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The Incarnation of Christ

The earliest Christians called Jesus of Nazareth, "the Word made flesh", in order to signify, and praise, how in the human person of Jesus, God and divine wisdom, or Logos, became incarnate in human form (Miles 2005: 1). Nowhere more than in Luke 1 and John 1, is the doctrine of the incarnation more clear, and in its most key feature, of how there is "a substantial presence of God within Christ" (McGrath 1994: 304). In the form of Jesus Christ, the incarnation "does not reveal the mystery of God as God, but rather God incarnate" (Jones 1995: 4). Of the two referents, God and Jesus, "neither one is known apart from the other" (Del Colle 1997: 123). The incarnation is, in a soteriological sense, the redaction of God's wisdom in human temporality, in the flesh of Jesus.

In John 1, the divine Logos was in the beginning with God and was God (John 1:1), and then became flesh in Jesus Christ. Hence too, the pre-existence of Christ before his earthly life is asserted, beside how the "identity and differentiation between Christ and the Father are maintained" (Del Colle 1997: 124). With the incarnation, "what had been only an ideal [Wisdom] within Judaism was regarded within Christianity from the standpoint of the decisive fact of the incarnation" (Lohse 1985: 38-39). As a consequence of the doctrine of the incarnation, in order to know God, Christians have the example of Jesus, and Jesus Christ becomes the decisive fact of Christianity.

At such times, and for Christians today, the injunction from Scripture is the same as that offered in Luke 1, to praise God and remember the covenant of God to his people (Luke 1: 72), to ask for the knowledge of salvation (Luke 1: 77), and to continue hoping and trusting in God even as we live "in the shadow of death" (Luke 1: 79). "Incarnation in times of terror demands that we flee from the temptation to hide in the comfort of metaphysics and commit to our flesh and the flesh of others as the sites through which redemptive praxis unfolds" (Isherwood 2005: 79). Isherwood's call is to commit to all flesh, even that of our erstwhile enemies. Brent Waters warns against the direction of modern biology to transmute flesh into data in the name of self-transformation, instead of flesh transformed by the will of God into service of God (Waters 2005). Christians should not be distracted by any contemporary fetishisation of the body - the doctrine of the incarnation of Jesus highlights the perfect redaction of flesh into the timeless service of God.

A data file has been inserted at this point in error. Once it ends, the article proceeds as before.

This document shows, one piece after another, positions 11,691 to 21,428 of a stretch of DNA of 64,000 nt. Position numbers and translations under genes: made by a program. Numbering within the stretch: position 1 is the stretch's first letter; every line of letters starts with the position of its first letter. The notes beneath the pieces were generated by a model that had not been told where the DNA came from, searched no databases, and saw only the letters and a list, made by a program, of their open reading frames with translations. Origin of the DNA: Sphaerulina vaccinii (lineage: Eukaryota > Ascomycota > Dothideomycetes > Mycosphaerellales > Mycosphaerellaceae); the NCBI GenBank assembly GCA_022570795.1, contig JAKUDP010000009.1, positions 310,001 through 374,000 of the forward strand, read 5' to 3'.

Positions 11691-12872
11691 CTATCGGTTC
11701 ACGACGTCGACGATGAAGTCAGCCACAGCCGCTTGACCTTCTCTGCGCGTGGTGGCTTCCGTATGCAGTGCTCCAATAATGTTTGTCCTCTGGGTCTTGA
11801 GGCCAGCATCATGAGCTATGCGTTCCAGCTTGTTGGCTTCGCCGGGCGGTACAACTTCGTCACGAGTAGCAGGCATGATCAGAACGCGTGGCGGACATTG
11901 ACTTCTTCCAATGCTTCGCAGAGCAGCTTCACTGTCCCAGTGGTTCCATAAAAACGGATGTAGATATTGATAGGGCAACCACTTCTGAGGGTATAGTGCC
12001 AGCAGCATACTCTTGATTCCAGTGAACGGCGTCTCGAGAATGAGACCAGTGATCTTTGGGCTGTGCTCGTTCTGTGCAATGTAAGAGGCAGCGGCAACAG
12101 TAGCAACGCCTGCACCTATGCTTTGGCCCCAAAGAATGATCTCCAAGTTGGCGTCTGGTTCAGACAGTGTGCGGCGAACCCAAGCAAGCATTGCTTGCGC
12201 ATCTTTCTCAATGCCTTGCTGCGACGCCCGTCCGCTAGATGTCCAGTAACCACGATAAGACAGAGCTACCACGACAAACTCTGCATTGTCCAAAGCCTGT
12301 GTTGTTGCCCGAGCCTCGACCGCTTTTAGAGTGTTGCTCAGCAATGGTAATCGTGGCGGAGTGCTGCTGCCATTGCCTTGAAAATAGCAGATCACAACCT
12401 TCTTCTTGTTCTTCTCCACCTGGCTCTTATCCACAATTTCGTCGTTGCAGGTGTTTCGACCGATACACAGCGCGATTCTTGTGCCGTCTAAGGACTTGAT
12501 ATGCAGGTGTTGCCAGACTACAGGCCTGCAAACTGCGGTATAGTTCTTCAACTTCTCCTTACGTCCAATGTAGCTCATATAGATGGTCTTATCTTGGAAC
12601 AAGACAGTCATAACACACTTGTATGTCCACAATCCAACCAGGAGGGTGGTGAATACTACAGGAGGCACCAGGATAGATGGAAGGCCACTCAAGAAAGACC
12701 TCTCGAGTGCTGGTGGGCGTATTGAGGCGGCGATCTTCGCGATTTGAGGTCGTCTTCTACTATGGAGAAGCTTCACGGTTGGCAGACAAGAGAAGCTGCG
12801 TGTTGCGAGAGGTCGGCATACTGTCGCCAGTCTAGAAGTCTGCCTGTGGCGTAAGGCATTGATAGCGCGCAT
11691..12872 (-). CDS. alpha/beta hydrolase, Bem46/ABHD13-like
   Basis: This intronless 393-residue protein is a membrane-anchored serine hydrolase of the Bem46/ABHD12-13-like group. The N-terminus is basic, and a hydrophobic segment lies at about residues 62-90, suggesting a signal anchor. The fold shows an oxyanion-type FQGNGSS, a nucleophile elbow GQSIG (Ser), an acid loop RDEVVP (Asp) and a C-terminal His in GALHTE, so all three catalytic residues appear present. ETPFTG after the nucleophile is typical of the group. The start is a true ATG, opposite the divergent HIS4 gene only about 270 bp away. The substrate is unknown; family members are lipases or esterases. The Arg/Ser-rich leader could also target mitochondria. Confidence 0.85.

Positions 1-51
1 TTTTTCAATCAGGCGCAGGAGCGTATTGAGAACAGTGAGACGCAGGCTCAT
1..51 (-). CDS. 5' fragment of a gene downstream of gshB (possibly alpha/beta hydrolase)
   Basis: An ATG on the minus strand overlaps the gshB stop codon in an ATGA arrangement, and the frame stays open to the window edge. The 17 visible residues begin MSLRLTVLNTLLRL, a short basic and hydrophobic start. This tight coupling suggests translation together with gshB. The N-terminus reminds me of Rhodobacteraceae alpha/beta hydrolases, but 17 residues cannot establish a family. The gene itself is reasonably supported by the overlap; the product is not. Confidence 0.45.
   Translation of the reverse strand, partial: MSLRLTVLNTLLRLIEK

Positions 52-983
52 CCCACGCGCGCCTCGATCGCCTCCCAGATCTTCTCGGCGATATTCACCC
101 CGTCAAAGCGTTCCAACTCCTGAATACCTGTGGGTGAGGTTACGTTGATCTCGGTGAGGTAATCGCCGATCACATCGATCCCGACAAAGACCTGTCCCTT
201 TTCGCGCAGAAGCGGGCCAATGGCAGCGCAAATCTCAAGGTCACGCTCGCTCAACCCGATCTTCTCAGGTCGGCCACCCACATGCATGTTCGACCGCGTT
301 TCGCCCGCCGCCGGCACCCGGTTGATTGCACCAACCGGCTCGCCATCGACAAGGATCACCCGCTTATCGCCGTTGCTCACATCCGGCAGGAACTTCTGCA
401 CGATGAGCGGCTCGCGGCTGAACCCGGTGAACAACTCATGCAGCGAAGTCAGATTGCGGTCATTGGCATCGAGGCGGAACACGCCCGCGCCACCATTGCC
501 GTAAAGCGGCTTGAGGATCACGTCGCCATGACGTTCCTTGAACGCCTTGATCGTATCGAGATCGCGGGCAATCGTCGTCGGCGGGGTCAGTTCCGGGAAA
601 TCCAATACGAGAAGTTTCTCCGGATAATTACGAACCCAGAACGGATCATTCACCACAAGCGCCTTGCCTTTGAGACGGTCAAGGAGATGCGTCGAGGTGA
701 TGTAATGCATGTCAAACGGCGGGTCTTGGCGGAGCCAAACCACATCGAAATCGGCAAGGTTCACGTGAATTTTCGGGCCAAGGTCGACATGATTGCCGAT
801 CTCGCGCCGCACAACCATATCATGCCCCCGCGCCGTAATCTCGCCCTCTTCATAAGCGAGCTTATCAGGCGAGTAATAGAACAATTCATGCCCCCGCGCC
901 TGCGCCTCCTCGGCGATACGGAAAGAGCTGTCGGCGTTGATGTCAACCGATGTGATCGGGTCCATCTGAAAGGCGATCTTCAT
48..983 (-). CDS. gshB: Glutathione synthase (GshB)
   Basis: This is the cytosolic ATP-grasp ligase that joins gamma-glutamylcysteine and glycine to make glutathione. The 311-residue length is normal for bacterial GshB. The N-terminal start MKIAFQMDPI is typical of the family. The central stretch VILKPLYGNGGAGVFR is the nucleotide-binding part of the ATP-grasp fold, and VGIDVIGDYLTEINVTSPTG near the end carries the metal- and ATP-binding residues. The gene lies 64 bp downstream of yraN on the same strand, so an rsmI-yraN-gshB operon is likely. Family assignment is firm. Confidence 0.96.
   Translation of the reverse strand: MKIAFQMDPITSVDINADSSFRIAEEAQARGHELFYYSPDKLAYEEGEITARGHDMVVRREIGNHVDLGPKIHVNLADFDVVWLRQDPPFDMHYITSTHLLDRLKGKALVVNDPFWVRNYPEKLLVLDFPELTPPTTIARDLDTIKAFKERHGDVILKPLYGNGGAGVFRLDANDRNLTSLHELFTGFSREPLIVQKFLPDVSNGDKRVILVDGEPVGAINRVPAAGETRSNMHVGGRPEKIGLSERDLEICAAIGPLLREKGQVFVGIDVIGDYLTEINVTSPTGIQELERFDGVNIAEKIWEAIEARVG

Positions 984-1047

John begins with a wonderful cascade of coalescent spatial and temporal deictic markers: "In the beginning was the Word, and the Word was with God, and the Word was God. He was with God in the beginning" (John 1: 1-2). While in Luke human geography and time are foregrounded (Luke 1: 5), in John a fusion of the spatial and the temporal signifies how God made incarnate in the flesh of Jesus Christ still transcends both space and time, and indicates finally our ultimate fate beyond data, beyond death.

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